Eagulls have spent a couple of years now carving out a reputation for fantastic music and a liberal use of spelling at the forefront of their branding – and come May 13th we get to hear the entirety of their second album, Ullages
Slightly irritating puns aside, the signs from the first trio of tracks unveiled (‘Lemontrees’, ‘My Life in Rewind’ and ‘Skipping’) point to a more refined sound and a band breaking down the boundaries of their previous punk-rock aesthetic.
To preview the new stuff on the road, Eagulls announced a short tour of some surprisingly small venues in places they had yet to visit, including Far Out’s exhilarating night out at Salford’s Islington Mill.
Frontman George Mitchell struts out with his bandmates, swigging from a bottle of red wine before confidently launching into ‘Lemontrees’.
The Smiths/Cure/Simple Minds comparisons that have already been laden on the track suggest something more anthemic than the band’s self-titled debut this time around – and tonight’s live performance feels like a glorious chrysalis showing itself to the world after a mindblowing reinvention.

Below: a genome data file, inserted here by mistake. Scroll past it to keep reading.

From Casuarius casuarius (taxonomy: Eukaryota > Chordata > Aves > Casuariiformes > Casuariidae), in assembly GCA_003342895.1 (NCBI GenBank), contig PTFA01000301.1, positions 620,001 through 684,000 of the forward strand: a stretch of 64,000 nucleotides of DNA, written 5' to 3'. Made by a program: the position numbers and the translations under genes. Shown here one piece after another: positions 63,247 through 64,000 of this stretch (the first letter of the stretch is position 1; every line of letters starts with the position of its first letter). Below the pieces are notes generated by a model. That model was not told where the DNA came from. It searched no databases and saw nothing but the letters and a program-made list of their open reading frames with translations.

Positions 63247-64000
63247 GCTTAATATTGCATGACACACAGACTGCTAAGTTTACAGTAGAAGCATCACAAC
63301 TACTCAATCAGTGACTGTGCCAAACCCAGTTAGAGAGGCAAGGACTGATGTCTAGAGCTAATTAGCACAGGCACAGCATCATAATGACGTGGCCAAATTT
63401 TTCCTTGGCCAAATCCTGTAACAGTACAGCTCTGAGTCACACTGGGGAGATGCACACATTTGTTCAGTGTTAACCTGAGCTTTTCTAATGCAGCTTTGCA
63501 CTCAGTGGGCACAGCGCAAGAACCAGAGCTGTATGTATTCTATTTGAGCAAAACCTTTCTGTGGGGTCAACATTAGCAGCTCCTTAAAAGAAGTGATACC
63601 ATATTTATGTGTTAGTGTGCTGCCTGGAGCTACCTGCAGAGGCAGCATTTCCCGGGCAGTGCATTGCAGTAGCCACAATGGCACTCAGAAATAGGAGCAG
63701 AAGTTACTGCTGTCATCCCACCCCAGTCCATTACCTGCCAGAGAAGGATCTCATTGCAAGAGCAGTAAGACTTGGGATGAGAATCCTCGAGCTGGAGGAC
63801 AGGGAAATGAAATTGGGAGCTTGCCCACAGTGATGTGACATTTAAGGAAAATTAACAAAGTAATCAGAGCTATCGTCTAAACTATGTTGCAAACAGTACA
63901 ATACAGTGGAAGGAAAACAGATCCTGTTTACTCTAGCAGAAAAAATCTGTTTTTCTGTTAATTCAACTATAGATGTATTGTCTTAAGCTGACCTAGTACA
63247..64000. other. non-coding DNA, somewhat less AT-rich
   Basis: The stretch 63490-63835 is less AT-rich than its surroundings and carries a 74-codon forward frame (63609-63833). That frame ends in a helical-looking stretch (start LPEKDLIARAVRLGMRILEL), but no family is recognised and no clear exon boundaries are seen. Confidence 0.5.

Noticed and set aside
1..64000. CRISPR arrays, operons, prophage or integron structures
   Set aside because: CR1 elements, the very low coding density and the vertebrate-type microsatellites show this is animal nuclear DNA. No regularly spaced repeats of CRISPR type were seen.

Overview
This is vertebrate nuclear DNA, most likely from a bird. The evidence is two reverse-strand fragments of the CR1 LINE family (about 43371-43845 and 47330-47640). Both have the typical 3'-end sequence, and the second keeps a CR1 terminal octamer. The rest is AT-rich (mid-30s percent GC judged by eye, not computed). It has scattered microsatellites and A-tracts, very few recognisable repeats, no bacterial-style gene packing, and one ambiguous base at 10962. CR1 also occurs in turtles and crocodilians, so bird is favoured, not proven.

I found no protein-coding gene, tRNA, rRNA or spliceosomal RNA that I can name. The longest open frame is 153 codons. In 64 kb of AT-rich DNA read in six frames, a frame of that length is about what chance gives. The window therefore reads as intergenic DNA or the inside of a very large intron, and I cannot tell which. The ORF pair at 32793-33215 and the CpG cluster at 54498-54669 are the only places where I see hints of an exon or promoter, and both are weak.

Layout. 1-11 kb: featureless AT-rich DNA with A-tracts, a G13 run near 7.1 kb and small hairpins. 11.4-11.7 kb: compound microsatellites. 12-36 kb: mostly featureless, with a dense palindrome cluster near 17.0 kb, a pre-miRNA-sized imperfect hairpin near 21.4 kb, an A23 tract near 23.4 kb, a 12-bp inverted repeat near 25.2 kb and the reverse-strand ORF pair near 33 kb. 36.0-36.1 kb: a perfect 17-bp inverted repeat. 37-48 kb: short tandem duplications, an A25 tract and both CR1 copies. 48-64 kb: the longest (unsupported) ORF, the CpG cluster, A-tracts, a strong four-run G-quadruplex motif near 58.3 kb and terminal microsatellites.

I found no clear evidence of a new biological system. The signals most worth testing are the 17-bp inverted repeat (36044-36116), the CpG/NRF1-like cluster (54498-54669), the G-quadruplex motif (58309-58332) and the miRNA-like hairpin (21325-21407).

That’s not to say the evening lacks any of the visceral tension and unbridled excitement that marked the vast majority of this Leeds five-piece’s early shows. ‘Tough Luck’ and ‘Nerve Endings’ are greeted with a frenzied pit down the front and of course the drinking continues.
At one point a young female fan’s decision to invade the stage is met with some confused looks – but it’s all born out of the kind of good natured debauchery that Far Out has come to expect from an Eagulls gig.
However, the revelation of the night has to be how long and hard the band appear to have worked on transforming themselves into a much more deep-lying proposition. The record still won’t arrive for a couple of months, but the mass-singalong and crowdsurfing that accompany a euphoric ‘My Life In Rewind’ could be an early indication of just how much of an impression Ullages may make.
The band’s sign-off is a firm favourite and guaranteed crowd-pleaser in the shape of ‘Possessed’. It’s a whirring punk-rock anthem that blows the roof off the mill and has the packed-out audience reeling as the begin to filter out of the venue. 2016 looks set to be the year Eagulls really come of age. See them wherever you can, as many times as you can.